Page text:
A new generation for critical minerals

It is not easy to find a tipping point: that one moment that can signify a definitive and fundamental change. In the past, true change in minerals and metals has happened over a longer period of time through a series of trends.

But where our industry stands today in 2015, these trends are becoming shorter and change is more rapid. During the past 18 months, there have been more tipping points in our industry than in the entire period since the global financial crisis of 2008.

For critical minerals and metals those key moments of change include: the shale boom and collapse in oil prices, Tesla Motors’ Gigafactory, the subsequent surge of battery megafactories, Apple’s boom in iPhone sales which saw it become the most profitable company in history (p26), and China losing its rare earths WTO case, to name only a few.

Disruptive events are becoming more commonplace in what are fragile and inflexible industries. Disruptive companies, outsiders, are entering these sectors with different rules.

Benchmark Mineral Intelligence occupies a privileged position in this time of change. We are to be able to independently analyse those supply chains that are becoming increasingly critical. To start with, we have chosen the battery supply chain and the raw materials of graphite, lithium, cobalt and vanadium.

Benchmark has been established with the mission of providing global supply chain visibility, all the way upstream to the mine. We are independent onlookers to the three core market fundamentals of supply, demand and prices.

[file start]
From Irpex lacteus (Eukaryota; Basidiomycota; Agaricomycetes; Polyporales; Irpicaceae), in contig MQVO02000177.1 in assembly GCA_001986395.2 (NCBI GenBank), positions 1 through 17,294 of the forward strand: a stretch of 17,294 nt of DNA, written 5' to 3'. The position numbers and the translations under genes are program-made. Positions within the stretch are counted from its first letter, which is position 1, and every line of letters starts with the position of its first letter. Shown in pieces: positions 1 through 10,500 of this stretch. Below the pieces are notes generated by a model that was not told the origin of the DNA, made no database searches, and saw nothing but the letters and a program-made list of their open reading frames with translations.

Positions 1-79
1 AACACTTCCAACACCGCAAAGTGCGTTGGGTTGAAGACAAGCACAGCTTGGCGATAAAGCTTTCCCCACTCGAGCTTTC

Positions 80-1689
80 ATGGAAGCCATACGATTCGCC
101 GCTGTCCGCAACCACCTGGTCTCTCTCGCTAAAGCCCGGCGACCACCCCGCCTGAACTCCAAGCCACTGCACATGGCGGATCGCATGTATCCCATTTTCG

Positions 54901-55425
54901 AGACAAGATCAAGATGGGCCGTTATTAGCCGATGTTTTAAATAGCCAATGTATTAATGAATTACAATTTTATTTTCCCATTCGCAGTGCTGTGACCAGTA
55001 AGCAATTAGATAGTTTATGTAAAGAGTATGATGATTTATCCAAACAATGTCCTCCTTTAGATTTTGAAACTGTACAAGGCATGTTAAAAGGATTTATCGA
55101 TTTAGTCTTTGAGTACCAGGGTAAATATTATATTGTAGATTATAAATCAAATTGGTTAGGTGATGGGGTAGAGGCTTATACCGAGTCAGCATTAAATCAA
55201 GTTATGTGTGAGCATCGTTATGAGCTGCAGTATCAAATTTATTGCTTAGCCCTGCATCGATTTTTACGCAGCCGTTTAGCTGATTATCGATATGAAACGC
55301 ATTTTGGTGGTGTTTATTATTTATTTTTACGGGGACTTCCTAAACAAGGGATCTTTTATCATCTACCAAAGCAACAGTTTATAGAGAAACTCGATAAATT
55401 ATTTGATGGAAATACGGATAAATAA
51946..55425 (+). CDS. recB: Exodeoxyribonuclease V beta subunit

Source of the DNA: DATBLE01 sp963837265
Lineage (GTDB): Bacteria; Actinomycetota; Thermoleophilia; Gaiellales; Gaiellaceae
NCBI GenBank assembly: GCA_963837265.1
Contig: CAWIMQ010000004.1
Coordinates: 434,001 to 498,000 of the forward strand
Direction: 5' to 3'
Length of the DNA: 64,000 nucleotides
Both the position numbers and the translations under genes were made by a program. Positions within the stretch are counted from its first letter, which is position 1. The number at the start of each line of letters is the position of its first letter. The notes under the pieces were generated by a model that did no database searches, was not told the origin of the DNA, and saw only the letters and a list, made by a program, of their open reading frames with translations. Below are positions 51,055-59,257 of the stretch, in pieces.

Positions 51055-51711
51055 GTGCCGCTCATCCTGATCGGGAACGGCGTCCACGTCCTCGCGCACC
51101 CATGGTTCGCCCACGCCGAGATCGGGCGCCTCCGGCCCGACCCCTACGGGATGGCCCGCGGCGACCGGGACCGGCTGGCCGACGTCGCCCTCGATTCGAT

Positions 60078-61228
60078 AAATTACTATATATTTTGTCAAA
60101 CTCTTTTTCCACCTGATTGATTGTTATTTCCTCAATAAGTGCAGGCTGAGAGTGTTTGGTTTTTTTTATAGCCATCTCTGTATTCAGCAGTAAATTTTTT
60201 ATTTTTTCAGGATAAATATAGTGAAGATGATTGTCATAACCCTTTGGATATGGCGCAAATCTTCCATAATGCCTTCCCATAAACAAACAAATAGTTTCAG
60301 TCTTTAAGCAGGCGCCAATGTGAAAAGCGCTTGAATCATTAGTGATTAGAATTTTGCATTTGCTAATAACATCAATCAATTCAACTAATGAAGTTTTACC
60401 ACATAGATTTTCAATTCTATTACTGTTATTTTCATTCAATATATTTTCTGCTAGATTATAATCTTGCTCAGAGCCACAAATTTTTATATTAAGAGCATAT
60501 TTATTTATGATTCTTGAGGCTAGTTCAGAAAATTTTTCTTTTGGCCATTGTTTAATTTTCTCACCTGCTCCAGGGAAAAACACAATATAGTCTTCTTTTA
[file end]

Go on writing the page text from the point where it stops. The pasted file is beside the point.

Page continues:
Our commitment to this cause is demonstrated with our Supply Chain 20/20 seminars hosted as part of the Benchmark | World Tour 2015 (p3). This is an ambitious tour of eight cities across four continents, and has never before been done in our industry. And what’s more, it’s free, for every delegate from London to Hong Kong.

All of our product offerings will be built upon the bedrock of first-hand data collection.

Benchmark’s analysts collect prices and production data from the source by travelling around the world to see the mines and processing plants that create the products we evaluate.

Our own in-house, transparent methodology will ensure the accuracy, reliability and trustworthiness of this data. The expertise of our analysts will ensure relevance, telling you what the data means, why something is happening and where we are heading.

Niche minerals, major markets 

With our world becoming increasingly mobile, the need for better, longer-lasting, lower cost batteries is paramount. We could not have these batteries without the graphite, lithium and cobalt that make up the anode and cathode components.

A host of critical minerals and metals make smartphones and tablet PCs possible, including rare earths, antimony, gallium and tantalum. Meanwhile, the majority of electric vehicles are still reliant on a permanent rare earth magnet, let alone a huge battery.

On the energy side, the US shale boom rests upon a specific grade of sand or engineered mineral products known as proppants. The growing need for cleaner energy sources is driving up demand for uranium feedstock for nuclear power, but it could take up to a decade to finance and build a new mine.

The recent resurgence of solar power is increasing pressure on its most critical of raw materials, silicon, which is derived from a handful of high-purity quartz mines around the world. Meanwhile, wind turbines cannot operate without a neodymium (rare earths again), high-performance magnet.

These renewable energy sources will become increasingly reliant, again, on batteries: this time large stationary units to store the intermittent power generated.

If we rewind the clock five years, knowledge of these critical minerals was not widespread. Few anticipated the importance and scale of the role they would play in future technologies. But these raw materials feed global industries that are on the tipping point of becoming industrial-sized sectors influencing every part of our daily lives.

It is no longer that change is coming, but change is here. We are in a new era for minerals and metals, driven by a new generation.